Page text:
INAUGURAL 5K SHAMROCK RUN LIFE-SAVING PARADE HISTORY OF PARADE POSTERS 2018 PARADE PHOTOS
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THE WEARIN’ OF THE
What began as an “idea” during our ownership of ZeeZee Gardens in 1984 is now recognized as the premier parade in Baton Rouge. Over these many years, I have enjoyed conversations with parade participants, spectators, friends and family on the marvelous traditions surrounding this event, with many more memories and traditions to come. It is the desire of the Shingleton family to share those experiences and stories in our publication, “Wearin’ of the Green.” Recognizing this as our first offering, it represents another route in the history and future of “The St. Patrick’s Day Parade, The Wearin’ of the Green!” Our family is excited about our first publication with hopes that your family will enjoy it as well. A special toast to our advertisers in this inaugural publication, especially those who are also Parade Sponsors. Thank-You! Thank you for supporting our efforts in providing a great parade, on a great day, all in recognition of the Patron Saint of Ireland – St. Patrick. Erin go Bragh, Baton Rouge go Bragh… Slainte’
Patrick Stephen Shingleton Pat Shingleton arrives at the end of the parade route in front of ZeeZee Gardens after the 1986 parade.
Founder “The Wearin’ of the Green, St. Patrick’s Day Parade”
SPENCER MAXCY TRUSTED INSPECTOR IN LOUISIANA SINCE 2004
BatonRougeInspection.com | 225.268.8307
2019 • Wearin’ of the Green
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table of Page 15 Page 16 Page 19 Page 20 Page 23 Page 24 Page 25 Page 26 Page 28 Page 31 Page 34 Page 37 Page 38 Page 42 Page 43 Page 45 Page 46 Page 47
Inaugural Edition 2019 Copyright 2019 All Rights Reserved. Published by The Parade Group, LLC. Business Manager: Mabyn Shingleton Designed by: Evin Leek www.evinleek.com Contributing Photographers Felicia Leggio Braud; Paul Mayer; Tim Mueller; Hilary Scheinuk; David Trufant; Lori Waselchuk Contributing Writers Emily Kean Berg; Brittany Weiss Shingleton; Michael Shingleton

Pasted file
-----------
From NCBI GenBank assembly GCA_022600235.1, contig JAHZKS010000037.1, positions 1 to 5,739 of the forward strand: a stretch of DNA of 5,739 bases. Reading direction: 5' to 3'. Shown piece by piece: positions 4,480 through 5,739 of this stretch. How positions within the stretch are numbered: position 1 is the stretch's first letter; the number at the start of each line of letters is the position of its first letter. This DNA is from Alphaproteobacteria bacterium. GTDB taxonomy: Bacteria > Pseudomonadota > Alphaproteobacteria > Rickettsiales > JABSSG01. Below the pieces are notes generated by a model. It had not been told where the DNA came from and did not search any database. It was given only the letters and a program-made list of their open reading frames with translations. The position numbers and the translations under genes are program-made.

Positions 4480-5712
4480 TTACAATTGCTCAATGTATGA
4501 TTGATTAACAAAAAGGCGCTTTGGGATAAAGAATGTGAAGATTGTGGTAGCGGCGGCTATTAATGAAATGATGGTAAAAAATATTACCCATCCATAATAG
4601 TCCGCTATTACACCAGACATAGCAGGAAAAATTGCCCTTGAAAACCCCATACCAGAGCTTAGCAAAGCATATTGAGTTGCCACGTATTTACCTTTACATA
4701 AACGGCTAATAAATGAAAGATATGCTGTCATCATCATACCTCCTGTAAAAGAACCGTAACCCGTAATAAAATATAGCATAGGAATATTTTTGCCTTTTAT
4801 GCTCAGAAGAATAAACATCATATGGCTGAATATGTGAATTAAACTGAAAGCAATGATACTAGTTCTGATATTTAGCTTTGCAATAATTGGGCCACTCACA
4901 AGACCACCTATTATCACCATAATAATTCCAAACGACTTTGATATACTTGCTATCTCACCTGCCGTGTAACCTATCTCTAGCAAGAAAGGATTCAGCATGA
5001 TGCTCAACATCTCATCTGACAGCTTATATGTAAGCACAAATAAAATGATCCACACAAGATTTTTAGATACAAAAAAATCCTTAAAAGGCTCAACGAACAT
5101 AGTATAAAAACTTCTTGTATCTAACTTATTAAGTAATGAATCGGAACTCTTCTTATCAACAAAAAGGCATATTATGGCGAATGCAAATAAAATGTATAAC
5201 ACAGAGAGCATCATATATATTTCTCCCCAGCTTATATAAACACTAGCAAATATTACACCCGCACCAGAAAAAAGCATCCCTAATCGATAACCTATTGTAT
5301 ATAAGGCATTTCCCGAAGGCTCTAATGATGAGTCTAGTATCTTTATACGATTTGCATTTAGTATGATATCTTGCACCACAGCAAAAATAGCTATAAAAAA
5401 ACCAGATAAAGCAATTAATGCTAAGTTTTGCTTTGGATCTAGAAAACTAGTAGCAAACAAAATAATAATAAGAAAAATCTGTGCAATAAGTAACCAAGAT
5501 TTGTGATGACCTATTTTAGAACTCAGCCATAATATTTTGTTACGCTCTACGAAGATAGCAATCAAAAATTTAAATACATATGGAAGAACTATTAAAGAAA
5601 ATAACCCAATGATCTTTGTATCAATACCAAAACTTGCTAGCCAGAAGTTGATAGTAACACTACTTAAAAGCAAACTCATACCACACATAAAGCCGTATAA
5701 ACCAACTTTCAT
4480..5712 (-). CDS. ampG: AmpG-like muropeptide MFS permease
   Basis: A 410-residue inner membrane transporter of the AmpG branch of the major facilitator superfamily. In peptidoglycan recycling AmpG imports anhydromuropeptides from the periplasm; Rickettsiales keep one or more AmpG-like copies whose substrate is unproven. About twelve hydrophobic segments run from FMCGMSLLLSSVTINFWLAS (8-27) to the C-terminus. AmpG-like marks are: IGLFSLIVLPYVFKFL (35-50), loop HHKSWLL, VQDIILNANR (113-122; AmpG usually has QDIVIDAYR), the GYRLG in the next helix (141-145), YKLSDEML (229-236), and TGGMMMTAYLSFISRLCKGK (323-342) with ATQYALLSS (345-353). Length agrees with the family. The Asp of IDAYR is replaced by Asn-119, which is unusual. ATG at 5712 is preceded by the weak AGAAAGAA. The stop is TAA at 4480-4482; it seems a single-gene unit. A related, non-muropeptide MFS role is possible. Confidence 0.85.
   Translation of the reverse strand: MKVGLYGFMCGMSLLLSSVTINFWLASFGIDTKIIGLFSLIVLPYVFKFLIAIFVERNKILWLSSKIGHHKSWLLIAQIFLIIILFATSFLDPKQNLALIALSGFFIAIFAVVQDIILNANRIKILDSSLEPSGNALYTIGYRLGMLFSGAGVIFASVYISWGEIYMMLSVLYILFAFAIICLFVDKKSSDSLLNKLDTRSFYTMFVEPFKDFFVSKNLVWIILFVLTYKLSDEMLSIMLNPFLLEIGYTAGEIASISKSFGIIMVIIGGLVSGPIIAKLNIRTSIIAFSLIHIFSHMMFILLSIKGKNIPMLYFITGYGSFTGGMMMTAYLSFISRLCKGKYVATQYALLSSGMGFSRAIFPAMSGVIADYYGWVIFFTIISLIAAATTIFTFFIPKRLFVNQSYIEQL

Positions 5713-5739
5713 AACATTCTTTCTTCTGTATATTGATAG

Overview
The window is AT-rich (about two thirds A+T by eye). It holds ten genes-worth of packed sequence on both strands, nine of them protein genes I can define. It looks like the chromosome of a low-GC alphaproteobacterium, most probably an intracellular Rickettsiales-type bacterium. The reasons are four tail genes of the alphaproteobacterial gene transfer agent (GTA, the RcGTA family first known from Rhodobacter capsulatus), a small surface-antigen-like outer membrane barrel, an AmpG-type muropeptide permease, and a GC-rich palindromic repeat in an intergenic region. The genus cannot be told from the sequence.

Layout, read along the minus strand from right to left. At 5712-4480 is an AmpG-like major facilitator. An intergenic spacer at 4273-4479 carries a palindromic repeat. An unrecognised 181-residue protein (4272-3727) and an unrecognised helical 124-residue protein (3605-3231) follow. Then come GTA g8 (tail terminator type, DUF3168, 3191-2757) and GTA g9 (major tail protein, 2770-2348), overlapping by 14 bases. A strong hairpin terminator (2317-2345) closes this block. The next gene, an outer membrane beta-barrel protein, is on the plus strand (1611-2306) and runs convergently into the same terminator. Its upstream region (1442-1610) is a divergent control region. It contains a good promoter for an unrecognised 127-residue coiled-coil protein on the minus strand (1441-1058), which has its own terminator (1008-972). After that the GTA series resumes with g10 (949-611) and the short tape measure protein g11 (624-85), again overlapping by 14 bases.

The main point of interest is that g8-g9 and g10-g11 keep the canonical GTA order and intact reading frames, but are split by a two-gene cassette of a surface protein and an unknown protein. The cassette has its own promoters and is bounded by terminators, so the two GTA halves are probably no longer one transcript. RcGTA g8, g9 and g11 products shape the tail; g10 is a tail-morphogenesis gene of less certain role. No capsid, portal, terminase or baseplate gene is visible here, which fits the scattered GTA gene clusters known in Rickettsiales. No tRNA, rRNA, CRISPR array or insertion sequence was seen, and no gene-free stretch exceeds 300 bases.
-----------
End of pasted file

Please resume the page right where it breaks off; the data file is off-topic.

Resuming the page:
Grand Marshal 2019 Parade History An Eye-rish Engagement Parade FAQs Life-Saving Parade 5K Shamrock Run 5k Route Map History of Parade Posters Surprise, Surprise! 2018 Grand Marshal Kings of Beer, Kings of Creativity 2003 Grand Marshal 2018 Parade Photos 2018 Parade Bands Then and Now Halfway Day Bash Parade Route Map Enjoy the Parade Safely!
About the Cover: Families line Perkins Road near Brooks-City Park on Parade Day, when everyone is Irish. Digital edition available from www.wearinofthegreen.com The Parade Group, LLC 6906 Moniteau Court Baton Rouge, LA 70809 Website Team. Bruce Kelfstrom - KFx2 kfx2.com
Thanks to our Parade Sponsors who also advertised with us! Ace Enterprises Page 14 Baton Rouge General Hospital Page 12 Cypress Title Page 28 Phil’s Oyster Bar Page 40 WBRZ TV Page 43
2019 • Wearin’ of the Green
a note from
JOHN BEL EDWARDS governor To all the Fine People from Near and Far,
Welcome to Baton Rouge and congratulations to The Parade Group LLC on the 34th Annual Wearin' of the Green St. Patrick's Day Parade! Congratulations also to the 2019 Grand Marshall, Father Mike Moroney, who hails from Althea, Ireland, County Galway, but now calls Louisiana and Baton Rouge his home. This is an exciting time of year for returning and new paradegoers alike. For 34 years visitors from around Louisiana and the United States have come to Baton Rouge to enjoy an exciting parade day. Thousands of revelers gather along the parade route wearing green in recognition of the
Patron Saint of Ireland. The annual parade fondly named "Wearin' of.the Green" lines up along the comer of Hundred Oaks and Acadian and rolls through the beautiful Garden District down South Eugene, Terrace Avenue and Perkins Road ending at the Perkins Road overpass. On behalf of the people ofthe great state of Louisiana, enjoy the parade day and Happy St. Patrick's Day! Very sincerely yours,
John Bel Edwards Governor
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2019 • Wearin’ of the Green
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a letter from the MAYOR OF
The City of Killarney has enjoyed a relationship with Baton Rouge, Louisiana for many years. Seven of the Grand Marshals for “The Wearin’ of the Green, St. Patrick’s Day Parade” have called Killarney home…
Congratulations to Father Mike as I also extend an invitation to the great folks of Baton Rouge and the great state of Louisiana to join us for all that Ireland has to offer.
In years past our residents: The late Ivar Quigley, The late Denis Coffey, Thomas Junior Finnegan, Dick Bourke, Mike Rosney, Michael “Traintracks” Leahy, and Tim O’Brien have traveled to Baton Rouge to not only represent our city but Ireland as well. They have led this parade and furthered a close connection between our cities and our countries.
As Mayor of Killarney, I extend a special salute to Baton Rouge and take pleasure in recognizing the 2019 Grand Marshal of “The Wearin’ of the Green, St. Patrick’s Day Parade,” another great Irishman – Father Michael Moroney who hails from Althea, Ireland.
Mayor John Sheahan Mayor of Killarney Municipal District Killarney, Kerry, Ireland
2019 • Wearin’ of the Green
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FROM THE BISHOP
Dear Brothers and Sisters,